Equity Analysis /

Kenya Banks: Sector Q3 21 PBT jumps 68% yoy, and outlook for Q4 is positive too

  • Asset quality continues to improve with industry NPL now at 13.6% in Q3 21; outlook for Q4 points to further improvement

  • There continues to be a notable increase in credit demand but low rates keep credit growth lower than expected

  • KCB remains our top pick in Kenya banks – we have a target price of KES54

Kenya Banks: Sector Q3 21 PBT jumps 68% yoy, and outlook for Q4 is positive too
Faith Mwangi
Faith Mwangi

Equity Research Analyst, Financials (East Africa)

Tellimer Research
22 November 2021
Published by

Kenya banks' sector-wide profit before tax (PBT) grew 68% yoy in Q3 21, according to the latest data from Central Bank of Kenya. On a cumulative 9M 21 basis, PBT increased 63% yoy.

Of our covered banks that have released results, KCB Group leads the pack with a 131% yoy jump in 9M 21 PAT, Equity Group comes in second with a 78% yoy increase and Co-op Bank comes in third with a 19% yoy rise.

Some key trends in Q3 21 earnings performance include:

1.     Improved asset quality with industry NPL ratio at 13.6% in Q3 21. This is lower than the 14.0% and the 14.6% NPL ratios recorded in Q2 21 and Q1 21 respectively. Relative to Q3 20, gross NPLs have increased 8% yoy, which was lower growth than we had expected and below the regulator’s projections.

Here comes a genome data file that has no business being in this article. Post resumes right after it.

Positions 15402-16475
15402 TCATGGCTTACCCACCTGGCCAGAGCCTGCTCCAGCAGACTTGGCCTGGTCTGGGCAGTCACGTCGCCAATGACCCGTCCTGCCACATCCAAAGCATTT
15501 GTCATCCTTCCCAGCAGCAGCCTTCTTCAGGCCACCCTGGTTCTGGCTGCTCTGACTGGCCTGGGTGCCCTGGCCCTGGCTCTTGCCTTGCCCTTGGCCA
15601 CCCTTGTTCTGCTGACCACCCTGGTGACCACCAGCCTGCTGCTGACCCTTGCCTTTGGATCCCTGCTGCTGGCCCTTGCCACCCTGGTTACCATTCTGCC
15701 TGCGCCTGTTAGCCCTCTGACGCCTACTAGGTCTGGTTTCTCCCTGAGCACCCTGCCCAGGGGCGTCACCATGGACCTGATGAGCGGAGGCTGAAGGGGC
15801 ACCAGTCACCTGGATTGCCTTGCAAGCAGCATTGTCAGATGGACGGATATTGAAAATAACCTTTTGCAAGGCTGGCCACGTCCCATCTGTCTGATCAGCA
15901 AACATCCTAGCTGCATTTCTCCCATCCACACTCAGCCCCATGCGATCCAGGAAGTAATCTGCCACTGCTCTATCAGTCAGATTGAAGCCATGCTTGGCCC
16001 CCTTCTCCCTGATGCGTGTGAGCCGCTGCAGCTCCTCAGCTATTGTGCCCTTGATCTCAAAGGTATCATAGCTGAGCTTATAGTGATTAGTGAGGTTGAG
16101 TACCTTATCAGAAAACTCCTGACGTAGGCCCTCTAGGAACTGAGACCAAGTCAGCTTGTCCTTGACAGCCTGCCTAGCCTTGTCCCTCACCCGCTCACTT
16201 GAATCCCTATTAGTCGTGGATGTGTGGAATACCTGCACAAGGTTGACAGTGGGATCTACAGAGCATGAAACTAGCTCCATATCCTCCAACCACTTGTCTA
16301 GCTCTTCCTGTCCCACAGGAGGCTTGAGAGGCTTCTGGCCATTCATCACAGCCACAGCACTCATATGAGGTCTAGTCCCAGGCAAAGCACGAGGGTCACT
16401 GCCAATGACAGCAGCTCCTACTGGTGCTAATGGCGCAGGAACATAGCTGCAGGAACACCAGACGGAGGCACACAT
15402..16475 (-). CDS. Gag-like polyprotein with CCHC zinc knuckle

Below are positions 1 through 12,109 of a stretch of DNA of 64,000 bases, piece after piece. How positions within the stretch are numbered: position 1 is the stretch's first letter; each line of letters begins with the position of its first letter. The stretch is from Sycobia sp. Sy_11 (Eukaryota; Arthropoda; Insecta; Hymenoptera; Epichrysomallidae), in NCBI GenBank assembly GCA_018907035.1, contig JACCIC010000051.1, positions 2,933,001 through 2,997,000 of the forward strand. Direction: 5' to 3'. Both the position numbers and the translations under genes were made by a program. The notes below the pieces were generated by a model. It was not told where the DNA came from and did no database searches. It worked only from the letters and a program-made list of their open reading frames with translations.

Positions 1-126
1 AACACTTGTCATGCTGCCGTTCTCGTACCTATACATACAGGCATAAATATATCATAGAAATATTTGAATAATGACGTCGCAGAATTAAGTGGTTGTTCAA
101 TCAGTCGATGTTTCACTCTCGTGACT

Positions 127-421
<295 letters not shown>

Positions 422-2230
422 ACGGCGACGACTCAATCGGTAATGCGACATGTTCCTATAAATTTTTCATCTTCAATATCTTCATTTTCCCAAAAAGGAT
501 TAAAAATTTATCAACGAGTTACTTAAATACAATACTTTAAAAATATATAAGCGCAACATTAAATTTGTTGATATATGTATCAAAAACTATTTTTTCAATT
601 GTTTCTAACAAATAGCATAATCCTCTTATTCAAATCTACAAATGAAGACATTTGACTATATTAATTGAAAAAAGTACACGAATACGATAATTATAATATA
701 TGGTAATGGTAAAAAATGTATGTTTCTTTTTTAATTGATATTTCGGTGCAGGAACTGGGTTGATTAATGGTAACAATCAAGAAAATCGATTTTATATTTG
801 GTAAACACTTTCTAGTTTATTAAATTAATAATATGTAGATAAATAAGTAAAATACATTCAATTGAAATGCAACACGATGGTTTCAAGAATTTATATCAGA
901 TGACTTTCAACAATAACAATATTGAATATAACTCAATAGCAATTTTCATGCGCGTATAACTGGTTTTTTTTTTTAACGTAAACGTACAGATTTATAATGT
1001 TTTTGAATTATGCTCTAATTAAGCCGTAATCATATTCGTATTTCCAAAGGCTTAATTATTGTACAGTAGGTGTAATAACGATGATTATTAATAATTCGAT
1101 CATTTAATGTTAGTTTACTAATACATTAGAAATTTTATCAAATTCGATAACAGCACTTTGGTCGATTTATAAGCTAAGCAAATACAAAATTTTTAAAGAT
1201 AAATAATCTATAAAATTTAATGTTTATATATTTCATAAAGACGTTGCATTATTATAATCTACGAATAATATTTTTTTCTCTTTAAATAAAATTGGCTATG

Q4 21 expectations: According to a survey carried out by the regulator, only 26% of Kenyan banks expect asset quality to decline in Q4 21. Banks mentioned increasing recovery efforts in the trade, personal household, building and construction, real estate, and manufacturing segments.

In our recent report, we noted the trade segment, which is predominantly SME, continues to strain asset quality in the sector. However, with the lifting of curfews and resumption of business activity around the holiday season, we expect trade to be a key beneficiary of the improving business environment and hence anticipate lower NPL ratios. In our view, we believe the regulator’s projected 18.9% NPL ratio for December 2021 is far too pessimistic and we believe it is likely the industry will close with an NPL ratio below 13%.

Asset quality improvement now leading industry NPL ratio toward pre-pandemic levels

2.     Increased credit demand but tightening credit standards hinder growth. According to the Central bank of Kenya, in Q3 21 the industry saw increased demand for credit in the personal household, trade and manufacturing segments. Industry gross loans grew 8.5% yoy in Q3 21.

According to the regulator, most of this demand was related to a return to normal in the economy with the removal of curfew and the president’s commitment to not institute further lockdowns. Equity Group exceeded our expectations in Q3 21, recording 23% yoy growth in loans, while KCB and Co-op were within expectations at 12% yoy and 13% yoy loan growth respectively.  

Q4 21 expectations: Despite the positive private sector credit growth momentum witnessed in Q2 21 and Q3 21, we do not expect the banking sector to achieve the 10.2% yoy growth for December 2021 that was projected by the regulator. Banks have continued to record tightened credit standards across the board, which limits accessibility.